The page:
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Holman ‘Jobs For Kids Program’ intern, Brain T. Grant (Photo by Brian W. Carter)
In spite of a poor economy, the church found a way to get teens employed.
By Kaylee DavisSentinel Intern
This summer the Jobs for Kids Program at Holman United Methodist Church has placed 32 children in employment positions across the city. In fact, the Sentinel has been one of the multiple businesses and organizations to take on interns from the program.
Jobs for Kids not only places teens ages 14-17 in internship positions, the program also provides the children with salaries, employment and life skills workshops. During this year's campaign, the church was able to raise over $43,000 towards the intern's salaries. Rev. Henry L. Masters is very pleased with this success, sharing, "This year we've been pleasantly surprised with a good, healthy response, especially with the economy in the shape that it's in."
The program remains afloat with strong church and community support, receiving anywhere from ten to ten thousand dollar donations. With these generous contributions, this year Jobs for Kids was able to enter into its seventh year.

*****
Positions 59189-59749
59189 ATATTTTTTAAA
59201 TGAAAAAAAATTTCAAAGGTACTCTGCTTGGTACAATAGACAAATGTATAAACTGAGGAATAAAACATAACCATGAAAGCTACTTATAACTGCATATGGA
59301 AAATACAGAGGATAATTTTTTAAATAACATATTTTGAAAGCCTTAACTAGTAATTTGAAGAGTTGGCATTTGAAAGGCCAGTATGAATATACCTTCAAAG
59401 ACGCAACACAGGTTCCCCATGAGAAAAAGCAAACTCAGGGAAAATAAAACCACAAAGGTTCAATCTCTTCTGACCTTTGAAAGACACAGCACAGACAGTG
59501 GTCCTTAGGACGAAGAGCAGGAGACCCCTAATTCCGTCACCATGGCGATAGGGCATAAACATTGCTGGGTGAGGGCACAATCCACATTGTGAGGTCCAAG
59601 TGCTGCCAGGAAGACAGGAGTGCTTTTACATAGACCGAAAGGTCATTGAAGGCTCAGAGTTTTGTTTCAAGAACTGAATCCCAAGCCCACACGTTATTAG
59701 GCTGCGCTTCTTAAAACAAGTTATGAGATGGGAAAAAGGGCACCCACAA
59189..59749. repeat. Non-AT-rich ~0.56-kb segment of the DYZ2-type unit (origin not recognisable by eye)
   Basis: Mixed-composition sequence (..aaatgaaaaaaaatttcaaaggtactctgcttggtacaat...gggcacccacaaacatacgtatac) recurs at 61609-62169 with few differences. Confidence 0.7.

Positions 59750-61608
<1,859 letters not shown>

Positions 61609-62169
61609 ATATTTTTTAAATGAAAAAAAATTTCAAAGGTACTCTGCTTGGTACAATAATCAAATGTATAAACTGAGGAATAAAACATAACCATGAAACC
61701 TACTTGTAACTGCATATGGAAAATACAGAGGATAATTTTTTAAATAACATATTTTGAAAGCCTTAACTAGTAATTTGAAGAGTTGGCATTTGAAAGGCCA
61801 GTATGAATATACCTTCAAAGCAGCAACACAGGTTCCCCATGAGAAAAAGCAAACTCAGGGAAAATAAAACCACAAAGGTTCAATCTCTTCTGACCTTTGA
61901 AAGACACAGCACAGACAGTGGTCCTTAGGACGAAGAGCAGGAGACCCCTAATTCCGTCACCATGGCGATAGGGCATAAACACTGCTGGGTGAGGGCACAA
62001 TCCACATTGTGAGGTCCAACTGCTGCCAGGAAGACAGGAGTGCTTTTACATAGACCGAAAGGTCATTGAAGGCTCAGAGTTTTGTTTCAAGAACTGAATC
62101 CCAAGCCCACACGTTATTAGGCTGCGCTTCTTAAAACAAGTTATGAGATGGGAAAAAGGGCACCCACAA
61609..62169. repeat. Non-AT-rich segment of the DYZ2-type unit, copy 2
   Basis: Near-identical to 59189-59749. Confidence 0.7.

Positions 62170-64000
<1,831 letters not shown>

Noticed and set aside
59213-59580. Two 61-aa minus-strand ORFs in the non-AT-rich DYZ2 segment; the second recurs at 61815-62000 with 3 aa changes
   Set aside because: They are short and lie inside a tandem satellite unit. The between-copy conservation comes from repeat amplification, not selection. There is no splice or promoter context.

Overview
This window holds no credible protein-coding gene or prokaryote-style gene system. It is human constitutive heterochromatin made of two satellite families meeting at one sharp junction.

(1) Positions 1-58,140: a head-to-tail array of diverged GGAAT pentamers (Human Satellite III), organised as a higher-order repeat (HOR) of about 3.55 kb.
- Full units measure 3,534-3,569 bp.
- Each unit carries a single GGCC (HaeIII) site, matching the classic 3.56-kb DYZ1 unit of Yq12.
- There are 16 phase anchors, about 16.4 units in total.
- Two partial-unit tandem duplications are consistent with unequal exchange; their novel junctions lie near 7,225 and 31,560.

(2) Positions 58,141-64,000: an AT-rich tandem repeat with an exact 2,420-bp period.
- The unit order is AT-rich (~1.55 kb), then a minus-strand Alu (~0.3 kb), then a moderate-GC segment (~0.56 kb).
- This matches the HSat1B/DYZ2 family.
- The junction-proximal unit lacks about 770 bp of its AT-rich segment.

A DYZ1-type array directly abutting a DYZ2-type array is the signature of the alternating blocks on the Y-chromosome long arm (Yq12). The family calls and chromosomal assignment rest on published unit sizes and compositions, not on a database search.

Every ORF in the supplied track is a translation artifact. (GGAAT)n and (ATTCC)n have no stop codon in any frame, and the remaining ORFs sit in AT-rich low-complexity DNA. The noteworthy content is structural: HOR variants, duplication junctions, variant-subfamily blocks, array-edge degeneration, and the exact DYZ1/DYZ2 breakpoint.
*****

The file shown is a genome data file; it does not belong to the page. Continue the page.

Holman and Rev. Masters are passionate about providing jobs for youth in the community; the program's first priority is children in need. "Kids need jobs," Rev. Masters emphasizes. He explains that Holman took on this mission after a troubled child from the community stole money from a church organization. Instead of complaining, Rev. Masters challenged the church to help solve the problem, and Jobs for Kids was developed. "We try to find money within ourselves, meaning our congregation, from friends, and people around the city to garner enough money to be able to put these kids to work," he says, very aware that the need is greater than the government stimulus and other governmental programs can meet.
For Rev. Masters the most rewarding portion of the program is "just hearing the many comments donors make." He adds, "The church response has been very affirming." Coordinator of Jobs for Kids, Nancy Harris, responds, "The most rewarding thing for me has been meeting and speaking with all the young people...It was really enjoyable to meet them and know that I'm going to be able to help them start off, hopefully, in their careers."
Sentinel Job for Kids interns, Brian Grant and Alysha Conner, prove the program serves as a positive resource for teenagers. 18 year old, El Camino College student Grant feels blessed to have been given such an opportunity, calling it, "Very constructive." Conner, who is 15 years old and attends Pacific Palisades High School, says of her internship, "It's been a different experience for me. I've had a job...But this is the first paid job I've had."
Both interns began working on July 12 and are excited to gain valuable job experience. They each express strong appreciation for Holman United Methodist's commitment to children, like themselves, in need of work.
To make contributions or inquiries, call (323) 731-0140 or email